Originally published in Castine Patriot, July 20, 2017
Penobscot graduate gives back to town that ‘made me who I am’
Nathan Wardwell, at left, a Penobscot Community School graduate, recently donated $5,000 to the school of which a portion will be used to send seventh graders to Camp Kieve, said retired principal Allen Cole, at right.
by Anne Berleant
A 1987 graduate of Penobscot Community School, Nathan Wardwell recently donated $5,000 to the school, in a pay-it-forward move that he said will likely be an annual recurring event.
“There’s a lot of memories there and obviously it made me who I am, definitely,” he said. “My teachers were really great to me and I learned a lot from a small community.”
After earning his high school diploma from George Stevens Academy, Wardwell immediately entered the Navy “and said I would never come back to Maine.”
But he did, living for the past 21 years in the Portland area. In 2012, he bought the business he’d worked at for 16 years, a commercial industrial boiler and pipe company, renaming it Wardwell Piping, Inc.
“I was probably one of the kids they probably thought would never make something of myself, probably the least likely to succeed, of my own doings,” Wardwell said.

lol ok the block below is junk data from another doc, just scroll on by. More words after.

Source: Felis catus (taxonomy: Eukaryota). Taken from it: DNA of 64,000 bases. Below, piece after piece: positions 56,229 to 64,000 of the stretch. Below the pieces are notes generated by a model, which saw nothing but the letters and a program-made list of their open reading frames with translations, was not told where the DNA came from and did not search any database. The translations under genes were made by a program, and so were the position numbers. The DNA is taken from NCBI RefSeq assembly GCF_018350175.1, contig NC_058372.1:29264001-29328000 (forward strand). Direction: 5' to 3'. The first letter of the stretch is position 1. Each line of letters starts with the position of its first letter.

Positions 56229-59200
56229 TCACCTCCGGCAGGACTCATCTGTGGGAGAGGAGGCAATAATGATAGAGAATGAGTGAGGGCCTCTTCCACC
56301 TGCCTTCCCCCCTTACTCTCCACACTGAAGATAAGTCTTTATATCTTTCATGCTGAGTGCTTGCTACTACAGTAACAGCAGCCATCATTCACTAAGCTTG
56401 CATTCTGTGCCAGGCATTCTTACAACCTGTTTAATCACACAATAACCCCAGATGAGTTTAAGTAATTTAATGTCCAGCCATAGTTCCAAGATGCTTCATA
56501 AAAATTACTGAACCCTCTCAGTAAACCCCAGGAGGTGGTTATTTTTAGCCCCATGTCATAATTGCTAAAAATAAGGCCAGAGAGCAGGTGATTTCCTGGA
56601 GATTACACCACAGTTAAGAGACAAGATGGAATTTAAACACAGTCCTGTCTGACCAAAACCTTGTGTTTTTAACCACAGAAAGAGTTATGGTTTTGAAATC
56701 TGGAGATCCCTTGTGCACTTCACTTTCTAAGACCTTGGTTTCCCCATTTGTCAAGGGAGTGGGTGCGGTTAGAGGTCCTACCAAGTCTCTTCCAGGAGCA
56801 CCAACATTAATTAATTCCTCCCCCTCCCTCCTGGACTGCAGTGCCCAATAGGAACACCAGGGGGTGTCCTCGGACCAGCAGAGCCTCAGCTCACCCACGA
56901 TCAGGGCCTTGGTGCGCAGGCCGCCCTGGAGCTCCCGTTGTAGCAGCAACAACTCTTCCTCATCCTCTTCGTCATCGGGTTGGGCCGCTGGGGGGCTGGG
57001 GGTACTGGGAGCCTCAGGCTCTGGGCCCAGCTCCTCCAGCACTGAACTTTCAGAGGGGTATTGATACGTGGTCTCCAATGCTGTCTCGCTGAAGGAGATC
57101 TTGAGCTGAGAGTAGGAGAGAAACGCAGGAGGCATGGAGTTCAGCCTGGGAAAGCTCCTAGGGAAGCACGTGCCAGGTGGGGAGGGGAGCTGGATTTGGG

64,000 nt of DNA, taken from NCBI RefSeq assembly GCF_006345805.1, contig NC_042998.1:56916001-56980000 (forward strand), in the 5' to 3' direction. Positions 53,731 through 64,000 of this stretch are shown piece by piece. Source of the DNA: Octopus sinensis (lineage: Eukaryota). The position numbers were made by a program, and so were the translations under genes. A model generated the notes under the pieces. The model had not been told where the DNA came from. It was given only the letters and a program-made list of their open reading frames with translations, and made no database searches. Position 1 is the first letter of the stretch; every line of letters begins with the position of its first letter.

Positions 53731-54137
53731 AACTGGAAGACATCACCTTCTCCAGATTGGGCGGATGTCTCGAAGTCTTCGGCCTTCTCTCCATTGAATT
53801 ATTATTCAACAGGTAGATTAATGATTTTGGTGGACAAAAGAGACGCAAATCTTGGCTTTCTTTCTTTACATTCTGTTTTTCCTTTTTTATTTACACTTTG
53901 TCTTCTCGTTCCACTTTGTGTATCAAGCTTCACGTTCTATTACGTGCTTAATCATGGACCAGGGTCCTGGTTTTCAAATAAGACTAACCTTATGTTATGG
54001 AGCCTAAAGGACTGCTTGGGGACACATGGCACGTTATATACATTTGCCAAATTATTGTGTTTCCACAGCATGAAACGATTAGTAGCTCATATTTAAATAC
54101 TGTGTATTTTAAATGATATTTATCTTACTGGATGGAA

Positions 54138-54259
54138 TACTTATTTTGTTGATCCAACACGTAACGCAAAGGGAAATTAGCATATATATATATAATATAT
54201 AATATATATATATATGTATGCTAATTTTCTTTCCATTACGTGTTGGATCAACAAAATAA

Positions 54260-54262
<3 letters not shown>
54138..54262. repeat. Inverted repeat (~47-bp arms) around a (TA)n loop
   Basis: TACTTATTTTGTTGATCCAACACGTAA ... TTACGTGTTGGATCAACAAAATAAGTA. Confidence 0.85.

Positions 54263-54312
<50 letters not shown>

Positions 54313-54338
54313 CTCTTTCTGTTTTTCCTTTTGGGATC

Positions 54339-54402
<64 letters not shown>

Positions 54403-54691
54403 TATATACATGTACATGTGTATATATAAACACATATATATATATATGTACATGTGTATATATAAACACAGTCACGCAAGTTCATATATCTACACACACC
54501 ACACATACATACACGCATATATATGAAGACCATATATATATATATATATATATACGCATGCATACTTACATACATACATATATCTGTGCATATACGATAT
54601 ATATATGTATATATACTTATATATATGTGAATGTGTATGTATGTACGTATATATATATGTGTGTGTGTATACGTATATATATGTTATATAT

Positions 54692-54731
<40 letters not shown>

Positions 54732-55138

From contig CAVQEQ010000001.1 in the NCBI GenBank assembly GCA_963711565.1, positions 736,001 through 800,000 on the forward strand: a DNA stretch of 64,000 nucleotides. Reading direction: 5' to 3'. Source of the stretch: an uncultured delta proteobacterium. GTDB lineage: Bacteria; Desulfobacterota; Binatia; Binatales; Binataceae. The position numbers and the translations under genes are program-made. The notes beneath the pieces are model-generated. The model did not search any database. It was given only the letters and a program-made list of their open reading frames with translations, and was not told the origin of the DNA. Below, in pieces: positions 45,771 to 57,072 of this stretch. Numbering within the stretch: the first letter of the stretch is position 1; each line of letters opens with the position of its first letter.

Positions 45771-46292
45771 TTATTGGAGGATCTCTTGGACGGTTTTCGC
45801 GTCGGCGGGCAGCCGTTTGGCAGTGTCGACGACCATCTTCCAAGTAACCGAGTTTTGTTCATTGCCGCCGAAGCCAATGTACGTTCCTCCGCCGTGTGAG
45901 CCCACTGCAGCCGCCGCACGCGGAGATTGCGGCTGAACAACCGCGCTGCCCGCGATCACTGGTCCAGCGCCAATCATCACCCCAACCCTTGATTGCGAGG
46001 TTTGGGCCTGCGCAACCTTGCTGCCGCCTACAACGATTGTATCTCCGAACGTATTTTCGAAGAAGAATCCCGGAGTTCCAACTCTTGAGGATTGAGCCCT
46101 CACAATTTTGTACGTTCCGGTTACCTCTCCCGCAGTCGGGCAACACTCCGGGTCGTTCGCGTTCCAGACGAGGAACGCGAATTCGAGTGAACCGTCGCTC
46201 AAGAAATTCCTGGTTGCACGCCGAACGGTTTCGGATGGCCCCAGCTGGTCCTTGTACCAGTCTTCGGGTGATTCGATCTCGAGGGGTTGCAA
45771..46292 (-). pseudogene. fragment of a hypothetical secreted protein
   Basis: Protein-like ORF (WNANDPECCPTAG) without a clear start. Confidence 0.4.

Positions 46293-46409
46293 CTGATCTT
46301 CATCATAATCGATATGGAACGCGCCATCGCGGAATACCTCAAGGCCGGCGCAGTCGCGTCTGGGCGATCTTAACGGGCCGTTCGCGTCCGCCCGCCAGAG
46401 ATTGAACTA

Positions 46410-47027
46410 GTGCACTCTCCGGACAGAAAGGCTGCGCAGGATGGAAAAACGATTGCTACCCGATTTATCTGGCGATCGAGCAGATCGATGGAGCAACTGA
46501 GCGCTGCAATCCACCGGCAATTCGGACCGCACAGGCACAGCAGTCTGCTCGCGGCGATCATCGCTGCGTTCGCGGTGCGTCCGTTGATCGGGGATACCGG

His mother, Barbara Parker, still lives in Penobscot, and his in-laws have a summer home in Deer Isle, so Wardwell returns to the area when he can.
“There’s a lot of childhood memories there,” he said. “I used to date Angie Henry years ago…We carved our names on a tree over by the old dump.”
Newly retired principal Allen Cole said that $1,500 of the donation will be used to send students to Camp Kieve, an annual week-long event for seventh graders across the Peninsula. “The rest they are now figuring out.”
For his part, Wardwell said he would like to see some of the donation used for vocational programs.
“I know, academic-wise, I was probably the least likely to do homework, to do any work, but when you put something in front of me, [to] build it, then I could figure it out.
“There’s probably a lot of kids like that that get left by the wayside, in general, because they can’t or don’t want to do school work but, in some ways, are more talented than some of the kids that get straight A’s.”
Wardwell said he was prompted to give back to his school because, as a small town, he thought it might need help. “If you have it and can give it, you should,” he said.